Action and Reaction

 

Early in our school lives we all learn about Issac Newton and his apple mishap that led to his theory of gravity. Well Newton also had some laws of motion and his third law of motion loosely states that for every action there is an equal and opposite reaction. Welcome to world of consequences. For every choice you make there is a choice (or several) that you did not make and every decision leads to a result, good or bad.

Consequences start at a young age. Things you have control over but often don’t have the maturity to appreciate, like the importance of good grades, for example. Once we move on to the next level in life we choose our major in college or career in life, and we would do well to choose wisely. How many people are willing to go into debt for an education that may not provide the means to easily pay back that debt? That one decision will have ripple effects throughout life.

How many people delay investing in their retirement accounts early in their working lives because they think they can’t afford it, because it will negatively affect their lifestyle? The fact is that their lifestyle will be much more adversely affected in old age if they wait too long. It’s not that they can’t afford it now, it’s that they won’t be able to afford it later.

Taking a What Next approach to decision making is to weigh as many options as feasible, and to choose carefully. Asking What Next means you have a long term outlook and understand the ramifications decisions have. In financial planning terms that means understanding the future value of a decision. Put simply, the future value of a dollar invested today at 10% interest is $1.10 one year later. The future value of not going into debt to fund your education is the ability to start saving earlier and building your retirement nest egg sooner.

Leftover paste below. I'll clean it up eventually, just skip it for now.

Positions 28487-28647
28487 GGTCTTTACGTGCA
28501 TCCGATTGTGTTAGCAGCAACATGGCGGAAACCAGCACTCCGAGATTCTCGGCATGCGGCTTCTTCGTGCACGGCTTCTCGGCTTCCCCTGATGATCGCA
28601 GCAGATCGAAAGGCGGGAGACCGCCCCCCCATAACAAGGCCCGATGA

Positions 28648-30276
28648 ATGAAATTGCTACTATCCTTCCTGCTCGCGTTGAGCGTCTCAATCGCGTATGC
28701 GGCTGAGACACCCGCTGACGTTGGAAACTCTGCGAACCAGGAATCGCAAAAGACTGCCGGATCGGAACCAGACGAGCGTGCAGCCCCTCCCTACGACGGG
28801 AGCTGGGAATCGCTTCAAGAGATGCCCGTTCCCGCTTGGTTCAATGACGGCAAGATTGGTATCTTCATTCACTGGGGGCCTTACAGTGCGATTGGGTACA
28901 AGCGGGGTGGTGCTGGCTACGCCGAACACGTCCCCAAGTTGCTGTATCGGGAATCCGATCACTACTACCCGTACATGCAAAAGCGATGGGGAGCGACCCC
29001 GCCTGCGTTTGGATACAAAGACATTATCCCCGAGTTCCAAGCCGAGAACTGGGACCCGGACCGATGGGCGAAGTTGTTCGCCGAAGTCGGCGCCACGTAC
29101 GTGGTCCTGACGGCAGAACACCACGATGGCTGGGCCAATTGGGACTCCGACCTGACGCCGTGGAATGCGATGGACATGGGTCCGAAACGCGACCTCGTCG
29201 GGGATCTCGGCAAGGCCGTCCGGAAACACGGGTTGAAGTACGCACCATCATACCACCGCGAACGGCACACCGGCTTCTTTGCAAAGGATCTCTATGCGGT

I don’t have children but I think I might have spent more time talking about the consequences of that decision with Julie, than most people who do have children. I’m not sure I can think of a weightier decision than the choice to have children and yet I wonder how many people treat it with the reverence it deserves.

The everyday choices we face today will affect the life we have later. Buying a house, a car, toys, taking lavish vacations, all diminish your ability to save for the future. Whether you stay in your home for a long time or move frequently, whether you buy a new car every couple of years or hang onto it for a decade, will determine your level of success. It is a balance between now and then.

The question for you is, are you well balanced? (I know what some people say about me – so let the jokes begin) Do you have a long term outlook on life? Are you confident that your choices today will still look correct a year or five years from now?

Share some examples of long term decisions that have paid off for you and some that didn’t.


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